Thursday, March 29, 2012
The Features; March 29, 2012; The Rave Bar
The best thing about the Pabst Theater emerging as Milwaukee’s go-to venue several years ago was that it meant I never had to go to the Rave again. Most shows that used to be in the dark bowels of the gigantic and overwhelmingly creepy building are now hosted in the Pabst’s lovely theater, where you can get a PBR tall boy for three bucks instead of paying six for a cup of MGD. Since the Rave had switched to presenting mostly metal and rap, I figured I would never have to go there again. In fact, I don’t think I had been there since Chris Mills opened for Ben Folds upstairs in the ballroom. Yet here I was pulling up at show time outside the massive structure which seemed especially desolate tonight. There wasn’t any security, and I didn’t get wanded, in fact, I wandered around a bit before I someone pointed me to the door I was supposed to go in. And they let me bring my camera in. Maybe this wouldn’t be so bad.
The show was in the Rave bar, the smallest of the many venues housed in the building. It was a “New Music” night sponsored by 102.1 WLUM, and I’m sure like me most of the folks there had gotten free tickets. They may be my new favorite radio station- when I told them I wouldn’t be able to pick up my free tickets during business hours since I live in Madison, they mailed them to me. Sweet. It seemed a bit funny to call the Features “new music” when they’ve been a band since 1994 and their most recent release, 2011’s terrific Wilderness, was their sixth, a point that was not lost on the DJ who thanked us for coming to the show. Besides, it is nice to see them getting recognized for being awesome. The openers were a local band, two girl singers, a drummer, catchy tunes, and better than I expected. They had definitely brought some people out to the show and they enthusiastically sang along and snapped pictures on their iPhones. And they stuck around. Despite the relatively decent crowd, the Features looked like they thought maybe this was a bullshit gig as they set up their gear.
That thought was gone as soon as they jumped into the first song. From the second they started playing they were brimming with the energy that makes their shows amazing. Bass player Roger Dabbs never stopped moving and effortless drummer Rollum Haas, the not-so-secret weapon of the band, was a blur. I didn’t get a decent picture of either of them the whole night. Even though I had been listening to Wilderness (my favorite record last year) on repeat in my car for, um, a long time, the songs sounded as fresh as ever. Even my least favorite song on the record “Big Mama’s Gonna Whip Us Good” was great, due to my realization that “Big Mama” is Mother Nature and they are talking about global warming and our destruction of the planet, not some sort of creepy punishment, an a-ha moment I had reached on the car ride there. I’d been singing along for months without really listening to what I was saying. I wasn’t the only one singing along tonight. I was surprised to see that much of the crowd knew the words.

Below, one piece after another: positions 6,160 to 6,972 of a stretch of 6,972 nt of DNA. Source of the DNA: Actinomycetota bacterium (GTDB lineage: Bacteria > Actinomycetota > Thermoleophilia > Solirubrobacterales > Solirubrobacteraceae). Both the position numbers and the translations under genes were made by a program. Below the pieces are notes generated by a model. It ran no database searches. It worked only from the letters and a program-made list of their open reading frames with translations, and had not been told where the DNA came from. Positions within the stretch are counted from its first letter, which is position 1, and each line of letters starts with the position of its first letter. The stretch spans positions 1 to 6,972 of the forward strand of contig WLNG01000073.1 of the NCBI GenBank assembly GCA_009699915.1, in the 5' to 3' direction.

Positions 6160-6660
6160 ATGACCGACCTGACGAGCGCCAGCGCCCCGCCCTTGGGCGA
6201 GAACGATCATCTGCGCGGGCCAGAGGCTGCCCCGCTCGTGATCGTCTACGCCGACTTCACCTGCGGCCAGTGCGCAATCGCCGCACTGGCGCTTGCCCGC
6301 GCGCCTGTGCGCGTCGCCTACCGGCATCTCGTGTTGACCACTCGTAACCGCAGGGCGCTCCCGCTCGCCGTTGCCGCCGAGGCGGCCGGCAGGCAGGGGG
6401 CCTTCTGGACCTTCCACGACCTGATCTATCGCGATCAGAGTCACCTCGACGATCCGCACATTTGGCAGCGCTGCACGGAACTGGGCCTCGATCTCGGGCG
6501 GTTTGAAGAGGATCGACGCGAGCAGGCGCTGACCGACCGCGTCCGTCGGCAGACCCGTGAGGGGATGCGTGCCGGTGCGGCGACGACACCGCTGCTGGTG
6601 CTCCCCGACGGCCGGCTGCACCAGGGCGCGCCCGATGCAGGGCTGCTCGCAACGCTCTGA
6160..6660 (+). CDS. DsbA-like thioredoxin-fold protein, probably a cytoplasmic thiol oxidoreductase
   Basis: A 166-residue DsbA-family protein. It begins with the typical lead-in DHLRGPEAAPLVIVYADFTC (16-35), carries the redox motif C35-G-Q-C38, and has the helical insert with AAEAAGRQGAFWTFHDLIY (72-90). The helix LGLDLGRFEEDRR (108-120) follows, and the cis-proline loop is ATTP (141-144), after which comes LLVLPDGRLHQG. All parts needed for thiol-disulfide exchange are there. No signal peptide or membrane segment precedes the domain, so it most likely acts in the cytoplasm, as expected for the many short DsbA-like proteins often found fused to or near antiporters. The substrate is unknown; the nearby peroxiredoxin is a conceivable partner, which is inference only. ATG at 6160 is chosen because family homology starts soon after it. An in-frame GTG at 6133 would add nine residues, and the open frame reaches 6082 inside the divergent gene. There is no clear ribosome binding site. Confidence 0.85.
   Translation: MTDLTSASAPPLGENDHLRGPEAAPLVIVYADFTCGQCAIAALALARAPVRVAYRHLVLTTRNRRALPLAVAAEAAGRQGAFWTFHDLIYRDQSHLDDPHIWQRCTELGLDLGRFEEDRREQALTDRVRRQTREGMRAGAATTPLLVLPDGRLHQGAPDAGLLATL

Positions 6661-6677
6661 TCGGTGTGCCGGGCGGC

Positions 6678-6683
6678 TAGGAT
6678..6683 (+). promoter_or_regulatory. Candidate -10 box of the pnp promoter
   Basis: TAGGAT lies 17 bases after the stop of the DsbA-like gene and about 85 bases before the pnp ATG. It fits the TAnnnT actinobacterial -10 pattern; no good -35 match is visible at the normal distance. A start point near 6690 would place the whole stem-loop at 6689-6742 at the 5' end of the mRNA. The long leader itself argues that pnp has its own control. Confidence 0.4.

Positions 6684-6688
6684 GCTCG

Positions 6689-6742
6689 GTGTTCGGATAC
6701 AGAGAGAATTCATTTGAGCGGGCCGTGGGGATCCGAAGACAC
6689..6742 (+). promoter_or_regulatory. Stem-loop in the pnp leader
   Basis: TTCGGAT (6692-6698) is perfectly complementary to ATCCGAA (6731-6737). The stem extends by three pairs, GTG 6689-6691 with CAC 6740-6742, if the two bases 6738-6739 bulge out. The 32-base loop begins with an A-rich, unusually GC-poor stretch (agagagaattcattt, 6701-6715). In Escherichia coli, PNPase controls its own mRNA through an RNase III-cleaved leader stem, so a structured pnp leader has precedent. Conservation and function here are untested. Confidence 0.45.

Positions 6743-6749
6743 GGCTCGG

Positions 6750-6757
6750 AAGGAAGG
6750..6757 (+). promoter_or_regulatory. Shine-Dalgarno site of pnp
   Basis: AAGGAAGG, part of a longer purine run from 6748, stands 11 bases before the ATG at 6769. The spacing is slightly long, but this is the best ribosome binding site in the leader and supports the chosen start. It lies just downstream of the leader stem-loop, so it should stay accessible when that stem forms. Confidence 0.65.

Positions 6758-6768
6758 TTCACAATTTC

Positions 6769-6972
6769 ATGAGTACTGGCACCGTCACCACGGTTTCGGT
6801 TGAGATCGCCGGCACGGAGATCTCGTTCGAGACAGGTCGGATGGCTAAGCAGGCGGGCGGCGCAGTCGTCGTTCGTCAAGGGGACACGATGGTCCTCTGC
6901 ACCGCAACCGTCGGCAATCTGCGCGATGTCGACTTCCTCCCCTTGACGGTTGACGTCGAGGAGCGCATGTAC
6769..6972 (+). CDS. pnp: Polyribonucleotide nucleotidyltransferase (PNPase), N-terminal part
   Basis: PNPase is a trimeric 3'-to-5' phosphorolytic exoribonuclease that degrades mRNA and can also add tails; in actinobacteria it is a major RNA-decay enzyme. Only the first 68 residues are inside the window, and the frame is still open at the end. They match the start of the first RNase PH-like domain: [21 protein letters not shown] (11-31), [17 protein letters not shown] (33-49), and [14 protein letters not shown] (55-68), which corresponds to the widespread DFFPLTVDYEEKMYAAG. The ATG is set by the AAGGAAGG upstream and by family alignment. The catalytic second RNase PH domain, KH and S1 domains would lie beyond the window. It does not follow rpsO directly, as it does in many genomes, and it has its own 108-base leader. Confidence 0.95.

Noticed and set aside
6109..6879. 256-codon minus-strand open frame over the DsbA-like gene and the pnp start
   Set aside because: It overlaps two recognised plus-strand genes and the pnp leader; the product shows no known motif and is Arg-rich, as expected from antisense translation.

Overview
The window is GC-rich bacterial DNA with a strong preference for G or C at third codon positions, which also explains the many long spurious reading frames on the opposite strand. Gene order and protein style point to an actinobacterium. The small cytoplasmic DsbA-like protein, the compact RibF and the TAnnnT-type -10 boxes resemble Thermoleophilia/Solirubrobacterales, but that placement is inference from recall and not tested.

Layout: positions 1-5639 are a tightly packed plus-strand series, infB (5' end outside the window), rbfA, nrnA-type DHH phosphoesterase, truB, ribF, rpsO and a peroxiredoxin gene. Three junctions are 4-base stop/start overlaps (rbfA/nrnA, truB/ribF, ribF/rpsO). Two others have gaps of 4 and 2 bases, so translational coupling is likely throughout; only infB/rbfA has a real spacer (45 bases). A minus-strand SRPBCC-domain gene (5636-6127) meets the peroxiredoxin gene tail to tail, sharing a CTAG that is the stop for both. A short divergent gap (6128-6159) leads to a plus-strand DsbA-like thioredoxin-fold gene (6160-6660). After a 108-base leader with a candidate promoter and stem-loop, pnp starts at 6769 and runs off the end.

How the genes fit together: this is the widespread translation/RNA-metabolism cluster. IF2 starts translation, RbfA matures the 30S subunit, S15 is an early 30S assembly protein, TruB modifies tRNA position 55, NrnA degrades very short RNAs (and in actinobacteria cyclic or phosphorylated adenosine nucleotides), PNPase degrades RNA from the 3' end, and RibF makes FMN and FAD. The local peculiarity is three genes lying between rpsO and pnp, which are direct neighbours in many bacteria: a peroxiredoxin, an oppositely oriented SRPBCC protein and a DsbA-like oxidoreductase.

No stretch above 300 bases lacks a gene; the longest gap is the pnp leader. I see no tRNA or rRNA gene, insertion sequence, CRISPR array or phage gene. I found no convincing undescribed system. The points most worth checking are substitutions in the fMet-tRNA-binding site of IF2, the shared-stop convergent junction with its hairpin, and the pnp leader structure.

In addition to songs from Wilderness a few older songs also made the set list. The haunted”Lions” from Some Kind of Salvation was extra terrific. “Temporary Blues,” which asks rhetorically “my God what have I done?” about a temp job, became a little more real tonight when lead singer/guitarist Matt Pelham introduced the song by saying it was about working in a Pillsbury toaster strudel factory. I wish I knew whether or not that was true. They are easily one of the most consistently entertaining live bands out there. When I had to miss their Madison show the night before because of a late volleyball game, I didn’t even hesitate to drive to Milwaukee the next night; I knew it would be worth it. I only wish I could have seen more of their Midwest shows. Judging by the line to buy merch after the show, I was not the only satisfied customer. Hmm, I wonder if they need a merch girl? I work cheap (i.e. free…)